Imagine… ten thousand years ago, were we better off? Recorded history shows that the first war had already been fought 13,000 years ago. And they have continued to rage – but, at least, unlike the indomitable Gauls in Asterix[1] comics – not all jumped into the fray. They did during the last World Wars — which also led to attempts towards institutionalising humanitarian concerns and non-alignment. Yes, we have not had a perfect world as yet but as we age, the earth matures and we will, hopefully, move towards better times as we evolve. Climate change had happened earlier too. At a point, Sahara was green. Continental shifts split Pangaea  into seven continents – that was even earlier. That might have driven the dinosaurs to extinction. But I am sure mankind will find a way out of the terror of climate change and wars over a period of time, as long as we believe in deciphering the sounds of autumn as did Keats in his poem.

Tagore had also sung of the joys of autumn which happens to be a time for festivities. Professor Fakrul Alam has translated three such songs, reflecting the  joie de vivre of the season, The translation of a small poem, Eshecche Sarat[2], brings the beauty of the season in Bengal to the fore. We have a celebration of youth and romance in a Balochi folksong, an anti-thesis to autumn and aging, translated for us by Fazal Baloch and also, poetic prose in quest of God and justice by Haneef Sharif, translated from Balochi by Mashreen Hameed. Lost romance recapitulated makes interesting poetry is borne out by Ihlwha Choi’s translation of his own poem from Korean. But the topping in our translation section is a story called ‘Nagmati[3]’ by eminent Bengali writer, Prafulla Roy, translated by no less than a Sahitya Akademi winning translator – Aruna Chakravarti. This story illustrates how terrifying youthful follies can lead to the end of many young lives, a powerful narrative about the snake worshipping community of Bedeynis that highlights destruction due to youthful lusts and an inability to accept diverse cultures.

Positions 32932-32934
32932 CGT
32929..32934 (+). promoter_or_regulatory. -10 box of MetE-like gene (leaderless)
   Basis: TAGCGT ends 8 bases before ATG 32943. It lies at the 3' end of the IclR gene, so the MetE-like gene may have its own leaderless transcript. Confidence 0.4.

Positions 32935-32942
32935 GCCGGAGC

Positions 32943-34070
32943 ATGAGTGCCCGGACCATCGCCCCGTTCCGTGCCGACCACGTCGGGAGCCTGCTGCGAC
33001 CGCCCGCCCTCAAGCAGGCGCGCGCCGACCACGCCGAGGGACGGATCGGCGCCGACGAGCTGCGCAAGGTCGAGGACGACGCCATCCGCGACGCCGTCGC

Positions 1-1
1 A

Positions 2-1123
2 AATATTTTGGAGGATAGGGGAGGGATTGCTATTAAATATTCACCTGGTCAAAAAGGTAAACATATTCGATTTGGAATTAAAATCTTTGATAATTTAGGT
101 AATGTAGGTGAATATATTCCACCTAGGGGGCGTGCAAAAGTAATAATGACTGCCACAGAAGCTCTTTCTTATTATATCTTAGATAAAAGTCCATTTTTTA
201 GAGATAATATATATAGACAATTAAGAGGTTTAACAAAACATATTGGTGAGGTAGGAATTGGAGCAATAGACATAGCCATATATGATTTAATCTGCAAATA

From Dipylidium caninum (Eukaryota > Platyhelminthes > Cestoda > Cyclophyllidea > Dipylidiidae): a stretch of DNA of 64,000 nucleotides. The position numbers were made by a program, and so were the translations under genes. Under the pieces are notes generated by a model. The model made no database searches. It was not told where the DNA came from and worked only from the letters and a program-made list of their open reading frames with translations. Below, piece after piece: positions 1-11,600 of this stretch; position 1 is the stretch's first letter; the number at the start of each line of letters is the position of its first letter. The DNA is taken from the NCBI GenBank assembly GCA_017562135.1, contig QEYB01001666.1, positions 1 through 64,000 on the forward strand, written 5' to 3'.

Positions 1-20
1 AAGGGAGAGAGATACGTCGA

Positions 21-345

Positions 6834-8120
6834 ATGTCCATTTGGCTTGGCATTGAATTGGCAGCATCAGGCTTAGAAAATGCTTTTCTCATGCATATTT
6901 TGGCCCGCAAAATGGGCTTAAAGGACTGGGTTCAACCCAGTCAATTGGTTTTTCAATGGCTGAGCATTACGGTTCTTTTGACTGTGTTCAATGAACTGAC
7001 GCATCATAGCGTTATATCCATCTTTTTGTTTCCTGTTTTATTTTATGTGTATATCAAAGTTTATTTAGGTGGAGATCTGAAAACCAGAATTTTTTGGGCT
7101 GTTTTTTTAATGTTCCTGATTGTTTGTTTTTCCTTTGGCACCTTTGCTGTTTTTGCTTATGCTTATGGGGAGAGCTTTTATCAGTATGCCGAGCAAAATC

When this cultural acceptance becomes a part of our being, it creates bonds which transcend manmade borders as did the films of Satyajit Ray. His mingling was so effective that his work made it to the zenith of an international cinematic scenario so much so that Audrey Hepburn, while receiving the Oscar on his behalf, said: “Dear Satyajit Ray. I am proud and privileged to have been allowed to represent our industry in paying tribute to you as an artist and as a man. For everything you represent I send you my gratitude and love.”